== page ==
After quite a long time as a writer i started asking myself this question quite a few times, still no answer.

What first made you interested in graffiti and how did you end up on that track?
I always liked graffiti in my city and I always thought I would never be able to do something like that! The quality for the styles was incredible and for being a small city I rate it as one of the top places in Italy at the time for style writers (mid 90’s). At the time I was 15 yrs old i was dj-ing funk, soul and breakbeats in house parties in my city and that got me in touch with breakers and writers and the hip hop community. Having met them made me decide to give graffiti a proper go (as i was just tagging and doing the toy stuff) and now I am still here, not dj-ing anymore unfortunately.

What trends are you seeing now in the graffiti world that you don’t like?
I’m ok with any trend really. Before the internet there was still people that where trendsetters like SDK, WUFC or TWS or INC Crew from Amsterdam. I miss the fact that the identity and style of a city is now disappearing. What I mean is before the internet people used to influence each other in real life (therefore there would be trends that explode just in one city because that was the only comparison they had), as there wasn’t that many mags either. So you had the London style (with the chunky funky letters), or the LA style (with the calligraphic and cholo influenced style) or the Berlin style (with the craziest stretching of letters). I miss this, now people can more easily access to graffiti worldwide and the Style of a city is unfortunately disappearing. Now if you want to know about a famous writer you just search it on the internet, and that research will place an impact on you, before you had to go to the hall of fame or the train station and the styles you see will place an impact on your future pieces.

What do you do when you’re not painting?
Get on with the normal human life.

How would you describe your style?
Tweshyfied New York Style.

Do you adapt your pieces and tags to the spot/surface?
This is really something I envy from people such Zoer from France and Delta for example. I guess the fact that I mostly have a classical new york structure of the letter makes it more difficult to interact with strange wall shapes. I really have to work more on this side of things as it really amaze me how certain people tackle walls in a very different way based on the shape of it.

What do you think about the new generation of writers in your city?
There is stuff i really like and stuff i like less, like for all things in life. I guess with London sometimes the line between street art and writing gets blurred making strange to identify writers from graphic designer to sign painters or street artist. I like the work of Oust, Inuk and Salem in London because in a way they are maintaining the Classic London letter structure but with a very fresh twist.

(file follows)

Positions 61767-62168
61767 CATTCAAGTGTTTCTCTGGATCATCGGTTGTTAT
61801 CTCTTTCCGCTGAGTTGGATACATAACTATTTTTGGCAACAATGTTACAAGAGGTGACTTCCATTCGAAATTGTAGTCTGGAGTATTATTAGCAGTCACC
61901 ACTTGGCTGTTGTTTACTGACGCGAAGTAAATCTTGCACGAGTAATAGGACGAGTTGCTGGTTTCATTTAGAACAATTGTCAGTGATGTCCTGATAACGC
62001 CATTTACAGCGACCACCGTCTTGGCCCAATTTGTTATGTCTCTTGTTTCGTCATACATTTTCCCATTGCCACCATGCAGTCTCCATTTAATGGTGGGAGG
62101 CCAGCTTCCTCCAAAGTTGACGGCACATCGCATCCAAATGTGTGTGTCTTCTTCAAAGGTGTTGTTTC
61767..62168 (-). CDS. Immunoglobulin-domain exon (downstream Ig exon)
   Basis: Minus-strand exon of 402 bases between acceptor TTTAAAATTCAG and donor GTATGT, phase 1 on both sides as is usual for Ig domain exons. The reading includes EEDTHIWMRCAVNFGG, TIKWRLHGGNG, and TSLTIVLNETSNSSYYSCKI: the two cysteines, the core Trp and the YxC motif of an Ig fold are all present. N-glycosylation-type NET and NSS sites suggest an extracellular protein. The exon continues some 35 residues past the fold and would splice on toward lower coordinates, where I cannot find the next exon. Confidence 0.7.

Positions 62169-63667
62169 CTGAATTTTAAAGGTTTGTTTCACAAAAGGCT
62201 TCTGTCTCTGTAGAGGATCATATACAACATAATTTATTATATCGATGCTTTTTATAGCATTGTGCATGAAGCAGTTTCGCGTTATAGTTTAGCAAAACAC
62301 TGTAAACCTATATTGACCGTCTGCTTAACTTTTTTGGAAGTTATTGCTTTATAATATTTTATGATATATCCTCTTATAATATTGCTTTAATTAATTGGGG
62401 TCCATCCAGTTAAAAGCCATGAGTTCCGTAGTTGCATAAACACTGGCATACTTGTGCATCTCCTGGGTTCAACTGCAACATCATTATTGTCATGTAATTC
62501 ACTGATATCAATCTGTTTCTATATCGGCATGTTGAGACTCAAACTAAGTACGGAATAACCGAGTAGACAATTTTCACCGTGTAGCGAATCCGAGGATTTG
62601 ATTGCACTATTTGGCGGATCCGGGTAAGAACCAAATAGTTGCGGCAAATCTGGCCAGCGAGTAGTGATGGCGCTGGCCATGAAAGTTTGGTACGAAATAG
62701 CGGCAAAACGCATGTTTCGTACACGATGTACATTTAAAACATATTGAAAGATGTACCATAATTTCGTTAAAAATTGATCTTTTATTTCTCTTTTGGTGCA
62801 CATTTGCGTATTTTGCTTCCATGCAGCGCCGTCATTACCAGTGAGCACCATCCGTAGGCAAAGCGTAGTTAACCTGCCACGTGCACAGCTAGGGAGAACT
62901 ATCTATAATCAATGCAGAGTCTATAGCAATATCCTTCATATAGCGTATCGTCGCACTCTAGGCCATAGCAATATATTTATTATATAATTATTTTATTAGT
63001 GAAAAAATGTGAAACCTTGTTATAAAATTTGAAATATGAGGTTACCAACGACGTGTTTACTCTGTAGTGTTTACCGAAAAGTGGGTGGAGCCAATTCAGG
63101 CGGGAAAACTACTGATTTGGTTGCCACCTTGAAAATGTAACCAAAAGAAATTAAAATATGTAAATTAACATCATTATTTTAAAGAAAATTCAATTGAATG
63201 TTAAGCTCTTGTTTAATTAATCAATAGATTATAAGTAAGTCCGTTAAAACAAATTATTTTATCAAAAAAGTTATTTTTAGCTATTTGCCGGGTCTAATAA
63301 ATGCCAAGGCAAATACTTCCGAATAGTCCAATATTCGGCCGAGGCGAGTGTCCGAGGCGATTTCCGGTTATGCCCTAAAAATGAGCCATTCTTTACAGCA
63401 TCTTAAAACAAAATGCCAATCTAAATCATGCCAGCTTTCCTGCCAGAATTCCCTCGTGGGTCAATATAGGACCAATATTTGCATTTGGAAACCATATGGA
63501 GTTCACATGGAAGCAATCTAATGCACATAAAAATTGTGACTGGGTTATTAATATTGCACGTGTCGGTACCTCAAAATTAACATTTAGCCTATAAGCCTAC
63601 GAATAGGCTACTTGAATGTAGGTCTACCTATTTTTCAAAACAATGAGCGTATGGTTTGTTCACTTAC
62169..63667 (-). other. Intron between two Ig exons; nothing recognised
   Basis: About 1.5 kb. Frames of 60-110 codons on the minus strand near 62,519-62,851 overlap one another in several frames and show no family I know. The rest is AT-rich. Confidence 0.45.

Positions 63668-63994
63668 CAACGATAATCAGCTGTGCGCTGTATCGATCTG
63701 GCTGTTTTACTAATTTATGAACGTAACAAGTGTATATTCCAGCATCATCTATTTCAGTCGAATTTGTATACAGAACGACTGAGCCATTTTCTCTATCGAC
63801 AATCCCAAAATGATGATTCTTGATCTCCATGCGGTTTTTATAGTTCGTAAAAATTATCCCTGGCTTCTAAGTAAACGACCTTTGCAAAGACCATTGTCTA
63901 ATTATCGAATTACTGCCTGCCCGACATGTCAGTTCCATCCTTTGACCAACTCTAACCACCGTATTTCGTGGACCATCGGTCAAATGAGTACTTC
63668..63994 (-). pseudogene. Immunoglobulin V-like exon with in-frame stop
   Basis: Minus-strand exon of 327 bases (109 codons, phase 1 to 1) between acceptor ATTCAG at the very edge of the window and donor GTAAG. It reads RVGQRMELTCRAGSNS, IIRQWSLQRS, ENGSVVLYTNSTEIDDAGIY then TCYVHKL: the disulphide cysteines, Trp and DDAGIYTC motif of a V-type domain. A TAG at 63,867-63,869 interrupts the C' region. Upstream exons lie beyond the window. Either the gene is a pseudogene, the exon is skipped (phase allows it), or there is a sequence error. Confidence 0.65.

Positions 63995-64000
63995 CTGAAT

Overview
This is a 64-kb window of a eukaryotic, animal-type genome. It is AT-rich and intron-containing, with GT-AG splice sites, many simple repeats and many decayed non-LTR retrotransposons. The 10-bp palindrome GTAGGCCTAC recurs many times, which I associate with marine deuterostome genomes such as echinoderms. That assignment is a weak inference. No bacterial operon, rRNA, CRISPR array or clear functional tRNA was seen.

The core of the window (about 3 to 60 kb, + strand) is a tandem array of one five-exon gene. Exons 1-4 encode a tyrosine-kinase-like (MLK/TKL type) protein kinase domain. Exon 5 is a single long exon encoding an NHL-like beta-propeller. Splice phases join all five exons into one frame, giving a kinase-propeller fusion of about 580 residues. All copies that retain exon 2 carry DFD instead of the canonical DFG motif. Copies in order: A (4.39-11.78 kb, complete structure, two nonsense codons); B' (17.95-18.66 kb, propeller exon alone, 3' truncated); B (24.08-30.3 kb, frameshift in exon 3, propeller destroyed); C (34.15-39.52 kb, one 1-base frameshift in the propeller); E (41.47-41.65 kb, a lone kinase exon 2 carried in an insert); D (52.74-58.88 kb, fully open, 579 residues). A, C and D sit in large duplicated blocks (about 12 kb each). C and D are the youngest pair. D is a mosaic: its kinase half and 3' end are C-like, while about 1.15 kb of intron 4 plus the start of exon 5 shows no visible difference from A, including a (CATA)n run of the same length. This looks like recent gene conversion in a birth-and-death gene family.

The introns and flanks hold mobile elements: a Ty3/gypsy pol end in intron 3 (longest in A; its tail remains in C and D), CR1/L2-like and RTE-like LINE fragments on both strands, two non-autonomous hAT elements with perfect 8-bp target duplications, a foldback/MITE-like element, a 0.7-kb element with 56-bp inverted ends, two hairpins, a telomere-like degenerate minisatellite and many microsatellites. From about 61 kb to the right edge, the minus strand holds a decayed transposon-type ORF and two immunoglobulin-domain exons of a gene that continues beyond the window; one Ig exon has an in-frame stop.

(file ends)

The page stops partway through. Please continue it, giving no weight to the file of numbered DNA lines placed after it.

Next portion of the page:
What are the best and worst aspects of graffiti?
Unfortunately there are quite few things that i do not like about graffiti, one of those is When the ego mix up with illegal actions this can fuck up with your brain, and you can easily become a narrow minded person. One great thing is that over the years i traveled Europe and world painting and having crazy cool experiences with cool people i met just for a few hours to hit a yard or painting trackside. Graffiti made also my life in London much easier when i moved here as it was quick to meet people/writers which then became my very good friends also.

Who do you paint for?
In the name of GOD! lol

What writers have inspired you?
Too many to mention, but my crews(3AHAUPS) are the top people that inspire and push me the most, and then TWS with DreamDare and Toast back in the 90s; meeting them and painting Basel trackside with them was a massively inspiring experience for me that made me realise how important graffiti was in my life.

Can you ever feel tired of graffiti?
Hope this will ever happen.

What do you hope people will think and feel when they see your stuff?
I do not want to upset people with my graffiti so i think that everyone likes it. I really see graffiti writing as a language that needs to be decoded and studied for being appreciated, so in general opinions from other writers is what i am more keen to hear; general public will always see my pieces as an abstract painting.

FIVE FAVOURITES
Spray Paint: Anything
City: Basel (Switzerland)
Markers/pens: Anything
Surface: Metal
Cap: NY fat cap

Instagram: @tweshone

Hello My Name Is: Urocki

Name: Urocki
Crew: HSB
City/Country: Nantes, France, soon moving to London.
When did you start writing? 2005

What’s graffiti for you?
A passion.

Influences?
So much…

Tell us about your city, how is life and graffiti there?